Some people love to cuddle up with their dog on the sofa and for others it’s a big no-no. There is no right or wrong answer when it comes to letting your dog up on the furniture.
Every dog is different and every household is different. So it’s important not to feel bad if you’re in favor of keeping Fido four on the floor. After all, clumps of fur and muddy pawprints on cushions aren’t for everyone.
In our house, is was less about the fur and more about the behavior.
Dogs were allowed on the furniture for years without any issues. But after moving to a new apartment, things began to change. Lola grew more and more possessive of “her” cushions on the back of one of our very comfortable couches.
And unfortunately, I was finding myself on the receiving end of some serious growling and teeth baring every time I wanted to sit down and binge watch Breaking Bad.
Then she started giving Rhody the old “stink eye” at supper time, eventually becoming so bold that she’d growl and lunge to push him away from his meal so she could greedily gobble it up. And if he so much as looked at her while she was eating, she was willing to “throw down” as the kids say.
Clearly, her resource guarding was getting worse, and she was getting a bit too big for her lady britches. I knew it wouldn’t be easy. Heck, they’d been allowed on the furniture for 5 or 6 years by then. But I was tired of walking on eggshells near her.
The intimidation tactics had to end and Lola needed to be reminded that she was a dog in our household, not some wicked, tyrannical queen. And my first step was to remove all opportunities for her to look at me from above, a position of authority.
That meant no bed and no couch (she was always on the back cushions, looking out on her kingdom), two of our three biggest problem areas.
So how do you go about implementing this no sofa rule?
Here are some step by step tips to help make your sofa a pooch free zone whether you’re working with a new puppy or a previously sofa dwelling dog!
Step 1: Consistency is key
This is one of the most important steps! Let’s admit it, couches and beds are pretty darn comfy spots and dogs, like anyone else, love to be comfortable. But no matter what, everyone in the household must agree to the “no dogs allowed on the furniture” policy and enforce it equally.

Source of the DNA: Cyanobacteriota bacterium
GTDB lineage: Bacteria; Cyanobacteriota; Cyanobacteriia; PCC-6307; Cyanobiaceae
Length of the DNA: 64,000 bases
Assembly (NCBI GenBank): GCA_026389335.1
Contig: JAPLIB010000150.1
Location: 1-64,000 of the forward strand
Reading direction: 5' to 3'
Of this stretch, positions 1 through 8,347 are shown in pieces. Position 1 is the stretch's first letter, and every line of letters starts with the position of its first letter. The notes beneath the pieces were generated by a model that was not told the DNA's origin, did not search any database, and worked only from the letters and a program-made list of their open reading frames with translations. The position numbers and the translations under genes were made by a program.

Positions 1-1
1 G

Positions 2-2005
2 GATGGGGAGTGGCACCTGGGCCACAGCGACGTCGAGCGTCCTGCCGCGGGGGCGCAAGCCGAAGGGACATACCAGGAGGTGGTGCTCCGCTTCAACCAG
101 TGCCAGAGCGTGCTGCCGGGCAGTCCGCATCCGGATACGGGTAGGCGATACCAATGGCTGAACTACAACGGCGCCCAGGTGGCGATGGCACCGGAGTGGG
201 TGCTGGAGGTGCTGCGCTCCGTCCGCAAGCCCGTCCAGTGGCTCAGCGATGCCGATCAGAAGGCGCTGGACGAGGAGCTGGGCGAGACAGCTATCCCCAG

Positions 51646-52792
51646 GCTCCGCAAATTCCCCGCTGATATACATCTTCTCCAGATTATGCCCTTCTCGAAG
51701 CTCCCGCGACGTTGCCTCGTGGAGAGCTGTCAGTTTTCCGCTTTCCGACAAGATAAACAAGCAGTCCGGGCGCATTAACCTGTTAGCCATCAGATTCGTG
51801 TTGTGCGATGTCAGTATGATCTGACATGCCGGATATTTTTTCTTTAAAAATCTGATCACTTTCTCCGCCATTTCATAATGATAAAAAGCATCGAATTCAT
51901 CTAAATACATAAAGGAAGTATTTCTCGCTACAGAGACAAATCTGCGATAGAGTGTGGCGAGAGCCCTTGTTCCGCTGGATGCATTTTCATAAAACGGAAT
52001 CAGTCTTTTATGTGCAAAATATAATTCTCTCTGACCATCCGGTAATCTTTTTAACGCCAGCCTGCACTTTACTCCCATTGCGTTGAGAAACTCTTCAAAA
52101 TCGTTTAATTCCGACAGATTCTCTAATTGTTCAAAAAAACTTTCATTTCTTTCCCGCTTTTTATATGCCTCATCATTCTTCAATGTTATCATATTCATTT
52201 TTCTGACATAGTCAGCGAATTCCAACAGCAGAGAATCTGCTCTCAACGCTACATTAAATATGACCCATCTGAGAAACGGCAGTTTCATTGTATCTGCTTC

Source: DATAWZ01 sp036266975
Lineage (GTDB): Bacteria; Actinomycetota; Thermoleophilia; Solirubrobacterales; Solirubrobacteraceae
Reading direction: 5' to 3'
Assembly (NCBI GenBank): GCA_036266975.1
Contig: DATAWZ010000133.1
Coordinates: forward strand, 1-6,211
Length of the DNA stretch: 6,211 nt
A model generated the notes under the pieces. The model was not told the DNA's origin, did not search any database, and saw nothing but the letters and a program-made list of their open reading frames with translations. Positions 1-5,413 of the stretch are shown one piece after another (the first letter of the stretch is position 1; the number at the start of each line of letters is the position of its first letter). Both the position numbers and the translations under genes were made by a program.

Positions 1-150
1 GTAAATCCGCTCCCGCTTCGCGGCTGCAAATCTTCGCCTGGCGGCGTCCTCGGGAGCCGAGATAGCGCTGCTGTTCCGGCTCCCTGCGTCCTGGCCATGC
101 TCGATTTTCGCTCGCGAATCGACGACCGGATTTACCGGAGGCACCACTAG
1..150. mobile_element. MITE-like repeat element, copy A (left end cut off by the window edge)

One of the biggest roadblocks to training with these sorts of “rules of the household” is inconsistency. This can be inconsistency between different people that live in your home or inconsistency in your own actions.
For us, it was my husband who really had a hard time letting go of Lola being allowed on the bed. She was, after all, his snuggle buddy. But she also turned into a vicious beast if anyone dared disturb him while he was napping and that wasn’t a situation that I was necessarily thrilled with.
If you need to, call a house meeting or even draw up a contract of what the rules are for pet behavior. By making sure that everyone is on the same page, you’ll speed up your dog’s understanding of what is expected of him.
This ensures there are no mixed messages that could cause confusion and potential difficulties when adjusting to this new rule.
Of course, it’s easier to set and enforce expectations if you start from when your pooch is a puppy. But you can teach an old dog new tricks,. We’re living proof that with patience and perseverance, (and Prozac), any dog can be trained to stay off of the furniture whether you’re at home.
Step 2: Tell your dog to get “Off”
From now on, every time your dog jumps up or places his paws on the furniture, give the command “Off.”
Why “off” and not “get down” you might ask? This is actually really important and something that I see often.
Many people tell the dog to “get down” but what’s one of the two most important dog training commands?
Remember, dogs are smart but they’re not innate human language learners. So if you start using “down” in all sorts of contexts (sit down, lie down, get down, put down, etc), you’re going to have one confused pooch.